Free Public Event: To Tell the Truth!

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Truth and lying are complicated neurological behaviors. Although the role of the visual cortex and other areas of the brain are being identified, and their functions clarified, it is not likely that there is a “truth” center in the brain or a “lying” center. Scientists try to identify neurological correlates of truth-telling and lying in the laboratory, but it is not known if any findings of this type are operative in real life. This program will examine three important real-life aspects of truth and lying.

First, are we born with the ability to understand the concept of truth and lying? Victoria Talwar will discuss the childhood development of a sense of lying and truth-telling. Second, do our “minds” know what is true and what is false? Elizabeth Loftus will describe the phenomenon of so-called repressed memories and how it is possible for someone to be convinced they are telling the truth when they are not. Finally, what do we know about people who are consistent liars? Charles Dike will explore the nature of pathological lying and why some people lie seemingly without purpose.

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Free Public Event: The Meditating Brain

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From contemplation to prayer, forms of meditation exist in every society. Now, using up-to-date technologies, these ancient practices are being increasingly studied by neurologists. Although learning to meditate—to turn off all distractions—is no easy task, the advertised benefits claim it to be worthwhile. Such alleged benefits include the “calming” of neurotransmitters, beating addiction, and even building a bigger brain.

Published studies argue that meditation can produce structural alterations in the brain and may even slow the progress of certain age-related atrophy. Similarly, some yoga advocates claim that the practice, which is explored as a treatment for major depressive disorders, expands mental faculties. Further, prayer, according to the Huffington Post, can help dissuade impulsive actions.

Neuroimaging technologies are revealing changes in blood flow to areas of the brain, indicating more activity. This program will explore the neurological bases of these claims, if any, by explaining how the mind and body talk with one another during the acts of meditation, yoga, and prayer.

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The Anxious Brain

“Since the 1960s, billions of dollars and probably millions of animals have gone into the search for new and better anti-anxiety medications,” said researcher Joseph LeDoux at an event this week on anxiety at the American Association for the Advancement of Science. But drug makers, who have spent years targeting points along a brain pathway described as the “fear circuit” in animals, haven’t had the success they sought; they have stopped funding many studies. Why?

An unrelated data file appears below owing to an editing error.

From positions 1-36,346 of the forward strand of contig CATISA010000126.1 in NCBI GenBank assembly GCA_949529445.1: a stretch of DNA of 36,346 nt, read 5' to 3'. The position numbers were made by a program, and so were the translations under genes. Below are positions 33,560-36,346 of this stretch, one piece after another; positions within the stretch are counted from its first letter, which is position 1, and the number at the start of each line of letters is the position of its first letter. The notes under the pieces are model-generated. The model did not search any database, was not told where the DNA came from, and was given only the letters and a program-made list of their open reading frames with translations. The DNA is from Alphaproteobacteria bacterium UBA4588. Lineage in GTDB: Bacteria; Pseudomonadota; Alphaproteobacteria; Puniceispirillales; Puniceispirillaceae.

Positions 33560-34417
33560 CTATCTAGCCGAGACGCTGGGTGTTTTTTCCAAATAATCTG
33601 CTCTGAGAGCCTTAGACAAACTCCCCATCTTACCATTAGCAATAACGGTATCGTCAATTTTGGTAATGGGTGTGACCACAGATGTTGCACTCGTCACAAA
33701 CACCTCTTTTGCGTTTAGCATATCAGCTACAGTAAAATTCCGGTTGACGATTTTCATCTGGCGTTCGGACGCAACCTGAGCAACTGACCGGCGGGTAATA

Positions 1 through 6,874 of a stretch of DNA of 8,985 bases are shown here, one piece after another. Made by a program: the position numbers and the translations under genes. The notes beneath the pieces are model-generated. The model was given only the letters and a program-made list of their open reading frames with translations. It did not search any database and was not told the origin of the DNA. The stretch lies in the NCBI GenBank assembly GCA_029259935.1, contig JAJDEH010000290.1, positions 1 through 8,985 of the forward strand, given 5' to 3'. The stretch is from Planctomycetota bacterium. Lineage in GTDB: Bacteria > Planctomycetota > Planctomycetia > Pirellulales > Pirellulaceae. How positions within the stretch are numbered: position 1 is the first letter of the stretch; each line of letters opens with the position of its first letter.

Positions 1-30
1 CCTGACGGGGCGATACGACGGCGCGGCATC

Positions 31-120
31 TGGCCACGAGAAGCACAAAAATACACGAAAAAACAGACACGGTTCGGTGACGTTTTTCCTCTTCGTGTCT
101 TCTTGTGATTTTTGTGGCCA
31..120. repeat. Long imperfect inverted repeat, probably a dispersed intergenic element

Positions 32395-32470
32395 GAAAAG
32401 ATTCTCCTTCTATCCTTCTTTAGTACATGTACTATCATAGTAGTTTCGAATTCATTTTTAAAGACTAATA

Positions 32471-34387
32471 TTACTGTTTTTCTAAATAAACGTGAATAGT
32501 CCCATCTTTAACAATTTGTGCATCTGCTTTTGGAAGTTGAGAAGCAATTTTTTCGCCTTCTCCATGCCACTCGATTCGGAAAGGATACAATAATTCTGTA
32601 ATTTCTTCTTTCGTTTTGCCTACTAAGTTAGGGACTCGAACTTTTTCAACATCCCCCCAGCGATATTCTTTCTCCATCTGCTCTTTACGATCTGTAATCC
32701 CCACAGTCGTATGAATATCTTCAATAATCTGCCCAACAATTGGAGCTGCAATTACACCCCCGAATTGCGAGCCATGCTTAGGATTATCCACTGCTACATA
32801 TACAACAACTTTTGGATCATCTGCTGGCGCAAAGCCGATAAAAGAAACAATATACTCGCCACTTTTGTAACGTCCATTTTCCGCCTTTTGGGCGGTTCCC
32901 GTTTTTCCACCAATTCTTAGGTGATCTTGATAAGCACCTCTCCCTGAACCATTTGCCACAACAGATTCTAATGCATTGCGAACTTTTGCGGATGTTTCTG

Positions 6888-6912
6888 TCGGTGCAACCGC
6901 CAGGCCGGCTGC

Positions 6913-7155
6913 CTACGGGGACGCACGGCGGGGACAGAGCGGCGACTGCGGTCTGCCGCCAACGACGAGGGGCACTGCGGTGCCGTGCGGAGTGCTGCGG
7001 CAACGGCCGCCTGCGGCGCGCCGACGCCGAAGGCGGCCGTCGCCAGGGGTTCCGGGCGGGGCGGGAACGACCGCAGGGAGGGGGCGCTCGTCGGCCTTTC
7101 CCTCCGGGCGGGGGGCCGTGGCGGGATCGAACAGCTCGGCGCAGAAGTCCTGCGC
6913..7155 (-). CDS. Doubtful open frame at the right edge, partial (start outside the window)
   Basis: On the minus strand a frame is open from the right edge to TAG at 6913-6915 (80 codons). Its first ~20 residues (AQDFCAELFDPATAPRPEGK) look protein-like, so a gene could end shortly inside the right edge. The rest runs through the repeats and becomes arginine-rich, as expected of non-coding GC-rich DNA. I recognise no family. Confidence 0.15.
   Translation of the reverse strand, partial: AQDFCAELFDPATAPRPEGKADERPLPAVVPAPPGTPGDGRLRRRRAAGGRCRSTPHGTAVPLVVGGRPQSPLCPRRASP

LeDoux, a Dana Alliance member at New York University who has studied this circuit for the past three decades, argues that the term we use may have blinded us to what the circuit actually does. Instead of labeling it with a human feeling, it would better to call it an unconscious “defensive survival circuit.” Other inputs lead to the conscious feelings of fear and anxiety. For example, while hiking, we have already recoiled from the snake on the trail before our conscious minds have hit the danger signal. The two things happen so fast, though, it’s easy to think the feeling led to the action—but we’re committing the first sin of science: confusing correlation and causation, LeDoux said.

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From left: moderator Mark Frankel, Joseph LeDoux, and Daniel Pine field questions from the audience.

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Closing the Language Skills Gap Among Children

Here’s the full video from the latest #neuroseries forum, in September; it was so rich in data and ideas that I watched it twice before writing a story about the event for our website. One of my favorite parts is researcher Anne Fernald’s’s description and video showing how fast language-processing speed improves from when a child is 18 months old to when he is 30 months old. Not only is it an easy-to-follow example of how to test language ability in preverbal children, but I love the boy’s attitude when he knows he’s got it right.

I have the short clip with my story; in this video it starts at the 15:05 mark.

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Closing the Language Skills Gap Among Children

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Many children are at a disadvantage even before they walk into an early Head Start or pre-K program. Research indicates that children from families of low socioeconomic status (SES) have fallen more than six months behind their more advantaged cohorts in language processing and proficiency skills by the time they are two years old. And this deficiency continues to grow. It is apparent that this language gap has profound and lifelong outcomes, not only in “making the grade,” but in self-esteem and behavior. Brain research is helping scientists better understand the neural mechanisms underlying language processing in infants and young children, as well as the social interactions necessary for honing those skills. What do we know and what can be done to mitigate the long-term effects of this deficit? Learn more about the latest research, the emerging “home training for parents,” and the policy issues surrounding this disparity at the free Neuroscience and Society event, “Closing the Language Skills Gap Among Children: It’s Never Too Soon to Start.”

When:
September 28, 2016
5:30 PM – 8:00 PM Eastern Time

Where:
AAAS Headquarters
1200 New York Avenue NW
Washington, District of Columbia

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